After the NSA Leak: A “National Conversation” Without Information

After the NSA Leak: A “National Conversation” Without Information

Cory Grunkemeyer, 2005, Flickr creative commons

No serious privacy-watcher was surprised, I suspect, at Edward Snowden’s National Security Agency revelations. Major New York Times stories at the end of 2005 had already implied that Washington was monitoring virtually all Americans’ telecommunications traffic—both phone calls and e-mails. With the notable exception of Qwest, America’s heavily regulated telecom companies never showed much inclination to quibble with government requests for access. Congress showed where it stood on the matter when it passed legislation in 2008 protecting the companies from civil suits and criminal prosecution stemming from their complaisance.

Like the proverbial kid in a candy shop, authorities confronting the resulting oceans of personal data could hardly delve into everything at once. The only possible approach must have been to do what we now know they are doing: analyzing the deep structures of aggregated connection data—patterns of who contacts whom, where, how long, how often, etc. Some intelligence experts consider such connection data more revealing than the contents of e-mails and phone conversations. After modeling communications profiles of those already designated—rightly or wrongly—as bad actors, NSA analysts could then presumably trawl all Americans’ communication logs to identify those with similar profiles.

The data-rich world that we now inhabit invites embellishing such profiles with commercially assembled data. Entire industries have burgeoned in recent decades—in advertising, marketing, insurance, consumer credit, finance, health care, and other domains—devoted to creating, compiling, storing, and retailing data on ordinary Americans. Linked to telecommunications connection patterns, information from these databases can sharpen the ability to pinpoint distinctive patterns in people’s lives. As a result, we can assume, it could become dangerous to share, say, reading habits, credit card uses, or toothpaste choices attributed to suspected terrorists.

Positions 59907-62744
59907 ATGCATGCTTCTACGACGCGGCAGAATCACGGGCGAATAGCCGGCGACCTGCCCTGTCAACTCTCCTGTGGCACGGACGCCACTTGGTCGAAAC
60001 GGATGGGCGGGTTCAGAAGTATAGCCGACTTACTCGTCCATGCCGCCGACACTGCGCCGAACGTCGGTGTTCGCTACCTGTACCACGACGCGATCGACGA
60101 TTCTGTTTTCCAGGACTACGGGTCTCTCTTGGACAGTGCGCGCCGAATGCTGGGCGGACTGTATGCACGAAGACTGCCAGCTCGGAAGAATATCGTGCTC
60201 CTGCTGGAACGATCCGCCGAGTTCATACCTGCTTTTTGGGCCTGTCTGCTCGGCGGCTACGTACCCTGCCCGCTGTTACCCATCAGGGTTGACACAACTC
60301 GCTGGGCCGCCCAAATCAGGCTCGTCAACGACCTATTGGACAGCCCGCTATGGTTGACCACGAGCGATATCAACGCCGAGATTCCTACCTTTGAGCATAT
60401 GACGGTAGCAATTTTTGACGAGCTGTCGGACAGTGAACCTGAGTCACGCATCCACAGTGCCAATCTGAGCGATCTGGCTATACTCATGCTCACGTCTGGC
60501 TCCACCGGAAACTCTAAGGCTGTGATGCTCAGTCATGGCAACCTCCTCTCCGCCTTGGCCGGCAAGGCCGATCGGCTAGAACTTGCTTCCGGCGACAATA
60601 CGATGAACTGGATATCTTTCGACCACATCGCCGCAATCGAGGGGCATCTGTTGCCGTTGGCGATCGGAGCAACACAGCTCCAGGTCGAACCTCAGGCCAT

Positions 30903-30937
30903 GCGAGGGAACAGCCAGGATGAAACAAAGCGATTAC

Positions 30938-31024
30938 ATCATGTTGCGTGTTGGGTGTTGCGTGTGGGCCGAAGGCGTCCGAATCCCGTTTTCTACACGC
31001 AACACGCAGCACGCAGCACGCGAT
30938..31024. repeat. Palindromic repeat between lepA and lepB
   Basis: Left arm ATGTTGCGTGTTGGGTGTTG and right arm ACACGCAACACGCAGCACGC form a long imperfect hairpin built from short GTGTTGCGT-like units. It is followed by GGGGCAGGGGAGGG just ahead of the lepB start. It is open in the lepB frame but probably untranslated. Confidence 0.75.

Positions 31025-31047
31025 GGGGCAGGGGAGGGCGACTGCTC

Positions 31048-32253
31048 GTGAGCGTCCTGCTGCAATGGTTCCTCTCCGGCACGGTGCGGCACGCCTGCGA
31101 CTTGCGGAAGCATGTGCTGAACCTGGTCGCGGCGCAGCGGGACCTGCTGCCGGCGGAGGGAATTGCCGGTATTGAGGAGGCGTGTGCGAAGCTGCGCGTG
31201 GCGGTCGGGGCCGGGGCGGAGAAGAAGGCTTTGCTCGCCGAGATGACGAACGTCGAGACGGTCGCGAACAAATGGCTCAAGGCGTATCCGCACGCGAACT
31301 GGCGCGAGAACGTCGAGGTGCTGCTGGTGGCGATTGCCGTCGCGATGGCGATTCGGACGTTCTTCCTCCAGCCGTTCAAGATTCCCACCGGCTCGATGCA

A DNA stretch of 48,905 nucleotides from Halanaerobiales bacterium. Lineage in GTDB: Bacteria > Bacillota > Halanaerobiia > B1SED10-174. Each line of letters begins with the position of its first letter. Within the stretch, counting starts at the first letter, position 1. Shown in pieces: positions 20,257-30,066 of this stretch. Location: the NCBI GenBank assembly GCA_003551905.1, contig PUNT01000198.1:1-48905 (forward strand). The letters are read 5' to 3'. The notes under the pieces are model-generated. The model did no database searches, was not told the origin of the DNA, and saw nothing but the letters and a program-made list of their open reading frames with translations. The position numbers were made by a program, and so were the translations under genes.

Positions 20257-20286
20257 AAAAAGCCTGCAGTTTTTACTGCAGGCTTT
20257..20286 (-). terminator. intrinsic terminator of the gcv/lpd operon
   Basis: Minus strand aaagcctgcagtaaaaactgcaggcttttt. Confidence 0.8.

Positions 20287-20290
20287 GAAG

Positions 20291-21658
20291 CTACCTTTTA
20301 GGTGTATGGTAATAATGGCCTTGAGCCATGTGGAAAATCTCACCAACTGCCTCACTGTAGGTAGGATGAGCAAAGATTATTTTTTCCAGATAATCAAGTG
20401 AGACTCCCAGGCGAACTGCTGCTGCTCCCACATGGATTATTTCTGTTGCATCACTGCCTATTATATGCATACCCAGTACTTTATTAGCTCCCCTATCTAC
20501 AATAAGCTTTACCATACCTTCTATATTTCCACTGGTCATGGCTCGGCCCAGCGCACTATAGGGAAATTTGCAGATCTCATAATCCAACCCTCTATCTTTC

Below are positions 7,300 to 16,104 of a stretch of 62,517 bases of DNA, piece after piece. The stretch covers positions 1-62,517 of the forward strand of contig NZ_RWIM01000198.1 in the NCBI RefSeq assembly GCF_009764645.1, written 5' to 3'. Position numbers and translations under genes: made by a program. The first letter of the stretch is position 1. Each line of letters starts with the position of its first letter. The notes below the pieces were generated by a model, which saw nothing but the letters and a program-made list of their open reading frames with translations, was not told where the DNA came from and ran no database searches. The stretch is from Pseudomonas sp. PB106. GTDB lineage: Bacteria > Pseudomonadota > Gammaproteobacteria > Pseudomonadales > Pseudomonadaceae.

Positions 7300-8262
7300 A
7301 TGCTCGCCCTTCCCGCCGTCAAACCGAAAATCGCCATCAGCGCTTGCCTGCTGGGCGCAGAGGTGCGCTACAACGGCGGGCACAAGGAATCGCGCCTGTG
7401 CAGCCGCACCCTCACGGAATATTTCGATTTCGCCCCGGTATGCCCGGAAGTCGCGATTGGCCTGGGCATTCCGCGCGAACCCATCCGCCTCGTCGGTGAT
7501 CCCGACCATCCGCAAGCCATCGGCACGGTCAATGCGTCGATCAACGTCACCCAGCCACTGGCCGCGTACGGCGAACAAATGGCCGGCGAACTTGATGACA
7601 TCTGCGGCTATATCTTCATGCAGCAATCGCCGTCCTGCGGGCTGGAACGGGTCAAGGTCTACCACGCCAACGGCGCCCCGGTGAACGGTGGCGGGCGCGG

The trick, in all such operations, is to narrow the field from unmanageable seas of data to subsets of cases small enough to afford detailed investigation. Once that’s accomplished, the authorities can always seek warrants from the secret FISA court (named for the Foreign Intelligence Surveillance Act of 1978 that created it), which specializes in rarely declining such access. Better still, the Patriot Act affords the possibility of seeking information on anyone, coupled with a gag order to prevent those who furnish the data from disclosing this fact. As with FISA court orders, the targeted individual is not notified after the investigation, even when no wrongdoing is found.

To understand how badly these sweeping prerogatives can go wrong, consider the well-documented case of Portland lawyer and convert to Islam Brandon Mayfield, recently recounted by New York Times columnist Gail Collins. In 2004, Mayfield and his family noticed unexplained intrusions and searches of their home, concentrating on their computers. It turned out that FBI databases had identified him as a participant in terrorist activity abroad. He was arrested and held for two weeks before the FBI acknowledged it was all a mistake. The federal judge handling the case found the Patriot Act’s authorization of secret searches like those Mayfield had been subjected to unconstitutional—a ruling reversed by a higher court.